Again, thanks!

    Carlos
    E. Carlos Estrella, Jr.

    The strength of a man is not measured in how much he can lift, how many he can fight or how much he can endure, but in his capacity to admit his limitations and learn to successfully circumvent them.

  5. #5
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    Default

    Hi Carlos,

    I remember watching Obata sensei doing forward rolls with a sword in his obi; he might have done other ukemi, but I definitely remember the forward rolls. You might want to practice with a bokuto, though. :^D

    Cheers,
    Guy
    Guy H. Power
    Kenshinkan Dojo

  6. #6
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    Default One of those "Distinguished Teachers" I was talking about!

    Hi Guy Sensei!

    Thanks for the input... and the advise (and for not freaking out when I used shinken in your classes <g>).

    Warmest regards,

    Carlos
    E. Carlos Estrella, Jr.

    The strength of a man is not measured in how much he can lift, how many he can fight or how much he can endure, but in his capacity to admit his limitations and learn to successfully circumvent them.

  7. #7
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    Default Ukemi...

    You should practice ukemi with ALL of the weapons that you use in class, and also those you use in regular everyday life (like guns for cops).

    For swords and knives practice both with the weapons sheathed and drawn. Ukemi with swords is pretty easy, I find the longer battlefield weapons like Yari more of a challenge.
    Lance Boggs
    _____________________

    "The man who can most truly be accounted brave is he who best knows the meaning of what is sweet in life and what is terrible, and then goes out undeterred to meet what is to come."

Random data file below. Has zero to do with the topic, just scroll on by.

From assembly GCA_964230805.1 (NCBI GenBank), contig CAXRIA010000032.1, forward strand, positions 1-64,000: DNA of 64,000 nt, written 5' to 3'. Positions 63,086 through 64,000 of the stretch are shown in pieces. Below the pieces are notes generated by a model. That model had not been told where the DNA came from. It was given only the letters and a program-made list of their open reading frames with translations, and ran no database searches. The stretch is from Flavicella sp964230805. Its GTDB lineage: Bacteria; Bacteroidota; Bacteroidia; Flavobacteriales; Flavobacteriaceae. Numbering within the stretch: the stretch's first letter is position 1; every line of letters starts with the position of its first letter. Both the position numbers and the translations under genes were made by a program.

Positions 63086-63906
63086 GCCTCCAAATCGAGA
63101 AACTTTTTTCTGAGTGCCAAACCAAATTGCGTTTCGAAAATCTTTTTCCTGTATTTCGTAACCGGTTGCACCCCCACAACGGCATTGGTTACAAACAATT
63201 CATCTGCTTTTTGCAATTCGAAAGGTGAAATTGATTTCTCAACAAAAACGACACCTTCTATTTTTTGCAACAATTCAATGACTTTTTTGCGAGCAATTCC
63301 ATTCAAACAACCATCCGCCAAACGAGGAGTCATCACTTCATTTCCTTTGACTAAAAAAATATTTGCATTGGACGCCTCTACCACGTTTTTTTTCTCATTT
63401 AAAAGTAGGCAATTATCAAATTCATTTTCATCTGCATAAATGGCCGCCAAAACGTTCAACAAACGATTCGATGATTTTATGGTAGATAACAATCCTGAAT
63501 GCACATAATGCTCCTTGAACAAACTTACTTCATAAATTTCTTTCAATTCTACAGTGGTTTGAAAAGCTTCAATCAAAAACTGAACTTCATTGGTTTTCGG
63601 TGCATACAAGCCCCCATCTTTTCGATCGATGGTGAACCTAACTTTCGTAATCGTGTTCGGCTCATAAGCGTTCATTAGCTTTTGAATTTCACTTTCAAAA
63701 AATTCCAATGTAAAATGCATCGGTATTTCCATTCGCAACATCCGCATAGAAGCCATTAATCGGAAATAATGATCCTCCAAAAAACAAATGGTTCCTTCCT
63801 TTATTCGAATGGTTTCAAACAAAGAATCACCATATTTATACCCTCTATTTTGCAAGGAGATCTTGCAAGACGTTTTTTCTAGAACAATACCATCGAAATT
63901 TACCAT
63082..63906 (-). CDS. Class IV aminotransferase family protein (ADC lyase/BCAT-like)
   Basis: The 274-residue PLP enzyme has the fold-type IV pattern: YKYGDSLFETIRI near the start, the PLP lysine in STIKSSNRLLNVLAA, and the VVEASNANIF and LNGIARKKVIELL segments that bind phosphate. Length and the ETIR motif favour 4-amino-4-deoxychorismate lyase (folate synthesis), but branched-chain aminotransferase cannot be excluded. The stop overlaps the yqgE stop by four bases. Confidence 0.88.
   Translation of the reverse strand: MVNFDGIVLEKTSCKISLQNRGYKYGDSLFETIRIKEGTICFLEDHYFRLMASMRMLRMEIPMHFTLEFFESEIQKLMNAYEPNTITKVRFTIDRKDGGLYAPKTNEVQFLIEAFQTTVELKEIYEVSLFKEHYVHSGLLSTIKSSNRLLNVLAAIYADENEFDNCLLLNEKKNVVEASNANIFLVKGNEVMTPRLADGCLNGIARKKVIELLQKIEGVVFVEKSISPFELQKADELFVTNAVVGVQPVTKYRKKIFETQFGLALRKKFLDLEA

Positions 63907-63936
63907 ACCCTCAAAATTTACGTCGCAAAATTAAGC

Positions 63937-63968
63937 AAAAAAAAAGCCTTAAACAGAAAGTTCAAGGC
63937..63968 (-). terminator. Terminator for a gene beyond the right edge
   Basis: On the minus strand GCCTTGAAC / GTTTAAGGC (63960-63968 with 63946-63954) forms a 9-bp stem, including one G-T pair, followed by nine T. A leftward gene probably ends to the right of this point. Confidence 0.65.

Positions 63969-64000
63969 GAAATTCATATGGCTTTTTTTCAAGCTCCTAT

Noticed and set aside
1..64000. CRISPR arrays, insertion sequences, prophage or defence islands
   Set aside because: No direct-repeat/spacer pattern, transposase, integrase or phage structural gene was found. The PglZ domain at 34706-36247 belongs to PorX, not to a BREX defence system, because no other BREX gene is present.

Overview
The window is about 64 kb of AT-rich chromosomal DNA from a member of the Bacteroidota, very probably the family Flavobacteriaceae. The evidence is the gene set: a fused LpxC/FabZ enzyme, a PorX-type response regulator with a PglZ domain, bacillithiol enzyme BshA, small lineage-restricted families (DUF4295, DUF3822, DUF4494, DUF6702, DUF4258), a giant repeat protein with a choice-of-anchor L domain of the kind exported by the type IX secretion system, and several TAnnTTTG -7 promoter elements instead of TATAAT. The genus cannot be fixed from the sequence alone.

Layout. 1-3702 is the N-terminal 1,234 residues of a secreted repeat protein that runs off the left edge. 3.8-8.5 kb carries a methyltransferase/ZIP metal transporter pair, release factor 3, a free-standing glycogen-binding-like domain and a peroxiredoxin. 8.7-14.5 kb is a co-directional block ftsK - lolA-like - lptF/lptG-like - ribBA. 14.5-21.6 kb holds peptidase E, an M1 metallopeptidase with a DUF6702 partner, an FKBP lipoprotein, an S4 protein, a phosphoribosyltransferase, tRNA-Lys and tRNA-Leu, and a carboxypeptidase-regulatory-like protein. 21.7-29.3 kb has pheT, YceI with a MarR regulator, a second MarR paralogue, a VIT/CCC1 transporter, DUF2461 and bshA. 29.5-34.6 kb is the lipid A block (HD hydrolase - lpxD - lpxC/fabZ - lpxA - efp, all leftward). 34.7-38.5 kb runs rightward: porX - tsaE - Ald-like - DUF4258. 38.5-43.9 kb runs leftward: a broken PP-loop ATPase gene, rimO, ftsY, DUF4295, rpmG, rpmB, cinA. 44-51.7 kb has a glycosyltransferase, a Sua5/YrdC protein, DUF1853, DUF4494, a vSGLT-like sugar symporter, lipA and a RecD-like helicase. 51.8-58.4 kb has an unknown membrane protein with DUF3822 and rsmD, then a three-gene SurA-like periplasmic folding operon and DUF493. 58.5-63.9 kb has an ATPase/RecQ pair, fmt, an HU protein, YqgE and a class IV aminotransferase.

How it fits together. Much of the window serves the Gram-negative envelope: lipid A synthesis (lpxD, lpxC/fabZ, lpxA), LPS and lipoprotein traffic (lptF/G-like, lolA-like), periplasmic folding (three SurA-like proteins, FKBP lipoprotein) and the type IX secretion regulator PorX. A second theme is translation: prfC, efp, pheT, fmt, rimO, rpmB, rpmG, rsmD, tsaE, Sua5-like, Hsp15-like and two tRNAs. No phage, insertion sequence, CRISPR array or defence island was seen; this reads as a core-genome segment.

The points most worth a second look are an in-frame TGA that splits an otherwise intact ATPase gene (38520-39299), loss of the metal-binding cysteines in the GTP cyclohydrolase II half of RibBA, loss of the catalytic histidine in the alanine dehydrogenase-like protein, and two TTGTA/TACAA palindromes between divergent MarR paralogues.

Pericles

  8. #8
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    Default Re: Ukemi...

    Originally posted by Sillal
    You should practice ukemi with ALL of the weapons that you use in class, and also those you use in regular everyday life (like guns for cops).
    Funny you should mention that... I still occasionally get invited to train/train with LEO's I know... and I'll tell ya... doing ANY kind of breakfall wearing a Sam Browne is an experience you won't soon forget. (You aikidoka think having your hakama tied the wrong way hurts your spine... try a pair of cuffs!) Also, wearing a shoulder rig (I USED to be partial to the Galco Miami Classic) and doing a simple shoulder roll became an embarrassing experience (try it sometime WITHOUT the belt straps)!

    Sorry my mini-rant was little off topic but still applies I guess :-D .

    Regards,

    Carlos
    E. Carlos Estrella, Jr.

    The strength of a man is not measured in how much he can lift, how many he can fight or how much he can endure, but in his capacity to admit his limitations and learn to successfully circumvent them.